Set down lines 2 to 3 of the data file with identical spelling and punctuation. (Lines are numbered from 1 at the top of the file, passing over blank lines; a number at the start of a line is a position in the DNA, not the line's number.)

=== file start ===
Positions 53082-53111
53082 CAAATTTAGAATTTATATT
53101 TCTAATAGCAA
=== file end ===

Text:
53082 CAAATTTAGAATTTATATT
53101 TCTAATAGCAA